# Can’t reproduce oscillations using a simple inductor capacitor circuit?

I’m trying to reproduce a simple oscillator conductor / inductor circuit as shown here. I replicated exactly the same scheme on a breadboard and check all the connections using a led However when I try to get a measure of voltage it seems to stay constant even though according to the simulation on here (with exactly the same parameters) I’m supposed to have an oscillation.

Here’s my wiring where I connected my osciometer What am I doing wrong and how can I have voltage oscillations back and forth like in the simulation?

• The simulation is reasonably accurate. Notice that the oscillation comes to a rest after only a few cycles after power is applied. Your circuit will do the same. For continuos oscillation you need some kind of negative feedback, which can be as simple as switching power on and off at regular intervals. Jan 18, 2019 at 14:29
• Do you know how I could increase its longevity? Like installing a resistor with less resistance or maybe adding something into this circuit, apart from the switch? Jan 18, 2019 at 14:32
• Jan 18, 2019 at 14:39
• The resistor damps the oscillations (resistor dissipates power), therefore the oscillations will decay. Short circuit the resistor and what remains is the resistance of the source, so the oscillations will last a little longer.
– Chu
Jan 18, 2019 at 14:59
• @Chu how to short circuit the resistor? Jan 18, 2019 at 15:37

A couple of points: that's not an Arduino board, it's a breadboard (although it may have come with your Arduino which is the PCB with the microcontroller on it).

You missed some details in your simulation. Figure 1. Screengrab from the OP's simulation.

The initial oscillation is caused by the simulator starting up. In real life it will be caused by connecting the battery.

1. Note that the oscillation is decaying in very few cycles. On the second cycle it's already below half the initial amplitude.
2. Note the time. This is just 60 ms into your simulation.

The result is that the oscillation has decayed before you even have time to read it.

You'll need to add some active electronics to make it a self-sustaining oscillator.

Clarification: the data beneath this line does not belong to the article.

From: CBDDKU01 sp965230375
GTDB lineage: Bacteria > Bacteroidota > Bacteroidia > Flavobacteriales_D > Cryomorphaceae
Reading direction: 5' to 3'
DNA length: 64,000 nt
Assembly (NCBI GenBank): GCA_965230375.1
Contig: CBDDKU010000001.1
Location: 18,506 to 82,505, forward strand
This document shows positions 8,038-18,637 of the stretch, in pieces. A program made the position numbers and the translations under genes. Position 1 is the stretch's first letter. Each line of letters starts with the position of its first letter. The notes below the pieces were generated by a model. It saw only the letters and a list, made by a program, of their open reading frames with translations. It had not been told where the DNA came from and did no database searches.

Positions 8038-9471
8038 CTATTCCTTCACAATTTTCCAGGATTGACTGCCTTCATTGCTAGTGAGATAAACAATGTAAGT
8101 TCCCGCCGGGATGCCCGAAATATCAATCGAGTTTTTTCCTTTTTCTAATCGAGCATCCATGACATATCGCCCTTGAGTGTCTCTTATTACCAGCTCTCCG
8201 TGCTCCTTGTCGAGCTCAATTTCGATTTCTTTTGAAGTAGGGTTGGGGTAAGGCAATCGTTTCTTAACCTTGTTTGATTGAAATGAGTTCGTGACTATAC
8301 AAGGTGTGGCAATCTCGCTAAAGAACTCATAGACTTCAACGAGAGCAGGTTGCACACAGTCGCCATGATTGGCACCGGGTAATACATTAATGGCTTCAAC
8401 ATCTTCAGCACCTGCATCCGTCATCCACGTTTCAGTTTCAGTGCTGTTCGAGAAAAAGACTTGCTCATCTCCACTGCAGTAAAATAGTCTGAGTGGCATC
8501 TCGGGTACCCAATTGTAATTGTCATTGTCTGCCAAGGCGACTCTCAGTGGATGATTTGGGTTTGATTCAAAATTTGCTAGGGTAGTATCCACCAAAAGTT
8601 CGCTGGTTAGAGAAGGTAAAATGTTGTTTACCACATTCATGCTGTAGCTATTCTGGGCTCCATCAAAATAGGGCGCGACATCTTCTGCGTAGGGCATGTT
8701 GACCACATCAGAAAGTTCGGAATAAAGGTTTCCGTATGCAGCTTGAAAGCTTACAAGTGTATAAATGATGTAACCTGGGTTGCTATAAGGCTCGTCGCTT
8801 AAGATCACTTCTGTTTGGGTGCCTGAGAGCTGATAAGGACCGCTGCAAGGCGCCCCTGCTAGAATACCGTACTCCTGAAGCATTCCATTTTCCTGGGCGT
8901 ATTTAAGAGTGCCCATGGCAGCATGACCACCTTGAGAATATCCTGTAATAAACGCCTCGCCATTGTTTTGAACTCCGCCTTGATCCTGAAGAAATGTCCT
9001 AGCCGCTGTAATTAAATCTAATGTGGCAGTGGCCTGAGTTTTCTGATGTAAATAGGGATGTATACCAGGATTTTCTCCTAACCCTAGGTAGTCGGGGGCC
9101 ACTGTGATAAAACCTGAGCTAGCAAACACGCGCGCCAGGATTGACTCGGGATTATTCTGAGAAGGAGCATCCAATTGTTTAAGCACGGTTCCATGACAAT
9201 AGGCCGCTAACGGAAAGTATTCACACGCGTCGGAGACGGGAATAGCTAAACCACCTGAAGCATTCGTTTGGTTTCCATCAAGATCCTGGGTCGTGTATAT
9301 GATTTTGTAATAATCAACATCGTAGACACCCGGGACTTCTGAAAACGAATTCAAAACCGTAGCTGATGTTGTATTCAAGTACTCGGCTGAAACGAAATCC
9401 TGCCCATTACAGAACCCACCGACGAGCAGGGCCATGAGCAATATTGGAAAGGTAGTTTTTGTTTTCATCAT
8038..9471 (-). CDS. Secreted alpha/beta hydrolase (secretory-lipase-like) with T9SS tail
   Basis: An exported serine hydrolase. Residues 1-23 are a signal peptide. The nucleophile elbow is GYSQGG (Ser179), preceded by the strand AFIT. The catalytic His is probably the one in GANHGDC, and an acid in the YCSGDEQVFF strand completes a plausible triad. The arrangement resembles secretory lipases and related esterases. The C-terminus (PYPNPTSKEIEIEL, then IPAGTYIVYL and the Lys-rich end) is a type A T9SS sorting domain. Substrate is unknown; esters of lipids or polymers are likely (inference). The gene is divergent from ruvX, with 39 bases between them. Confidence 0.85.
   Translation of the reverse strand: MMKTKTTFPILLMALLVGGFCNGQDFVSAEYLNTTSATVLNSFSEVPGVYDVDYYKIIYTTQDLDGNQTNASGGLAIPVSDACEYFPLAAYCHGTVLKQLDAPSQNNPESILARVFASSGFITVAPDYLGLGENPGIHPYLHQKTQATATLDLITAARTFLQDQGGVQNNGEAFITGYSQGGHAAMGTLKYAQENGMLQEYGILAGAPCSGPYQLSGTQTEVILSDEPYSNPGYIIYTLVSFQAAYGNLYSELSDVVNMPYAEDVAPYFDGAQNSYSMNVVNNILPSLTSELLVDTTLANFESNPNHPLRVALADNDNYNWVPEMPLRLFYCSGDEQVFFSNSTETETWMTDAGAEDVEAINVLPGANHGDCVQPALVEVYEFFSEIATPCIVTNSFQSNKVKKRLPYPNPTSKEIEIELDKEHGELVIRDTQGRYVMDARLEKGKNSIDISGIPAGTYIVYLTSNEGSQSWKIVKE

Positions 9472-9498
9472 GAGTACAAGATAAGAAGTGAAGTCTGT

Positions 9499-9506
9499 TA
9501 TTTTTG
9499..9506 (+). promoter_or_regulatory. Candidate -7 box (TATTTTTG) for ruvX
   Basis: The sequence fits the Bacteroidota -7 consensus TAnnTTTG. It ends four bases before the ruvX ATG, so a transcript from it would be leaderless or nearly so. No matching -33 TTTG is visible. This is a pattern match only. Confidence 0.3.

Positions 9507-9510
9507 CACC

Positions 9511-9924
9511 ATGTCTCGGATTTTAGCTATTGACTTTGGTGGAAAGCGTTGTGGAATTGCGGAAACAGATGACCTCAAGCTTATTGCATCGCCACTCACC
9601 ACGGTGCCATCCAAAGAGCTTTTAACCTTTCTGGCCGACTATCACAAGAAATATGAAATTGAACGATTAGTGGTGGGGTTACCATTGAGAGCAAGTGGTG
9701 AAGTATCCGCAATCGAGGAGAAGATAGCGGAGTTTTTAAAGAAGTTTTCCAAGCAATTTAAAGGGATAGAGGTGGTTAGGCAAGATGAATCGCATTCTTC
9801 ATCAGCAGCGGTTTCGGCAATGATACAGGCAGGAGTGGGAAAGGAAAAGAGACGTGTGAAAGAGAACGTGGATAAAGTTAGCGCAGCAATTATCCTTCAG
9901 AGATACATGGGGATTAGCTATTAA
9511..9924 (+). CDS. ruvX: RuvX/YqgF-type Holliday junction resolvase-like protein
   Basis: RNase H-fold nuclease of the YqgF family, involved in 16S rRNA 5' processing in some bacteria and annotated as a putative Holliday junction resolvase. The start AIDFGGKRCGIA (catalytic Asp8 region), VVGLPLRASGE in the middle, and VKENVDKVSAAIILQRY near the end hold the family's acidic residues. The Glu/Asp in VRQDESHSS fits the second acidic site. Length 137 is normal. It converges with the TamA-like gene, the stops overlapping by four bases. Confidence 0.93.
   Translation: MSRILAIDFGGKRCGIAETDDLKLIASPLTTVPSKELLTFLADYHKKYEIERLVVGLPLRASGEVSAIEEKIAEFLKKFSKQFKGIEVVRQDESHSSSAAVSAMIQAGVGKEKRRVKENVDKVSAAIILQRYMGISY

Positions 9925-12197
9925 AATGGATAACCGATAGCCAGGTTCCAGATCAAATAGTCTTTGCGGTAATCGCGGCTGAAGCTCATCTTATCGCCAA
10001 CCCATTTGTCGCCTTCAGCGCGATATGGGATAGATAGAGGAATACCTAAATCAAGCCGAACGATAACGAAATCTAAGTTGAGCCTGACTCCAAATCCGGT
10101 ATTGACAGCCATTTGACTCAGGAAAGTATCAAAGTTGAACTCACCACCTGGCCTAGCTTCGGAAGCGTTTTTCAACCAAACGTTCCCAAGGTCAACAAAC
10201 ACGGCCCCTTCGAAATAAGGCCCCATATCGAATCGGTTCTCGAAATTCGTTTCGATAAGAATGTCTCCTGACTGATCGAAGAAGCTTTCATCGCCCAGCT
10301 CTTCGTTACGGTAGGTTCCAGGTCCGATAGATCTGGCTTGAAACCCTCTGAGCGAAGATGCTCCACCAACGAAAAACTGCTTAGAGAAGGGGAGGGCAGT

• Thank you! Do you know what I could add to sustain the oscillation for longer? Jan 18, 2019 at 14:34
• @DmitryParanyushkin You need a transistor at the minimum (though I guess the rarely-seen tunnel diode or gunn diode could work too). Look up the terms "colpitts oscillator" and "hartley oscillator" for some simple one-transistor designs. Jan 18, 2019 at 14:36
• @Hearth and if I don't want to use transistors is there any way to do it? Jan 18, 2019 at 14:45
• @DmitryParanyushkin You could use a vacuum tube or a tunnel diode..? You need some form of amplification for oscillation to be possible. Jan 18, 2019 at 14:46
• Note that it is hard to get series oscillations using LC parts with these values since R as the resonant reactance is < 1 Ohm. So until the OP gets familiar with RLC practical values, he has an over-damped circuit with a little glitch. Jan 18, 2019 at 17:37

The RLC circuit continously oscilates after applying pulsed voltages, not DC. The simulation runs because of power supply first shot.

Try with squarewave voltage power source.

• Yes, but then in this case i'm just going to see that AC voltage oscillating, no? Jan 18, 2019 at 14:33
• @DmitryParanyushkin That's right. The 'trick' is that in actual oscillators the AC voltage is generated and amplified from the oscillator's output. What you have now is only the frequency-determining part of an oscillator, which, when given the appropriate feedback, will result in an oscillator of the desired frequency. Jan 18, 2019 at 14:37
• Not exactly, the RLC will modify the waveform. But yes, if you put your scope on power supply, you will see the generator voltage only. If you want to see some shift phase, measure the capacitor voltage etc.
– user208862
Jan 18, 2019 at 14:46

The oscillation decay time is OVERDAMPED so there is none if you had R=10, L=100uH, C= 100uF so the voltage rise time or current decay time T=RC here 10*100uf= 1ms with voltage at 64% of target or steady state. I added realistic ESR of the cap , choke and voltage source which must always be considered in any analog design when considering Q values for Q=1/ζ with damping factor ζ.

Graphical Solution using RLC Nomograph expects Zo=1 Ohm and with series R=10 to have Q=0.1overdamped and RC= 1ms pulse decay time. Now if you short the 10 Ohms what decay you get of the oscillation envelope is your ESR total in the loop. ( we call it DCR for chokes)

Read the graph see the resonant frequency from the intersection of 3 variables to get the 4th (resonant frequency) You can choose any 3 of 4 variables or just 3 as in RC,f-3dB.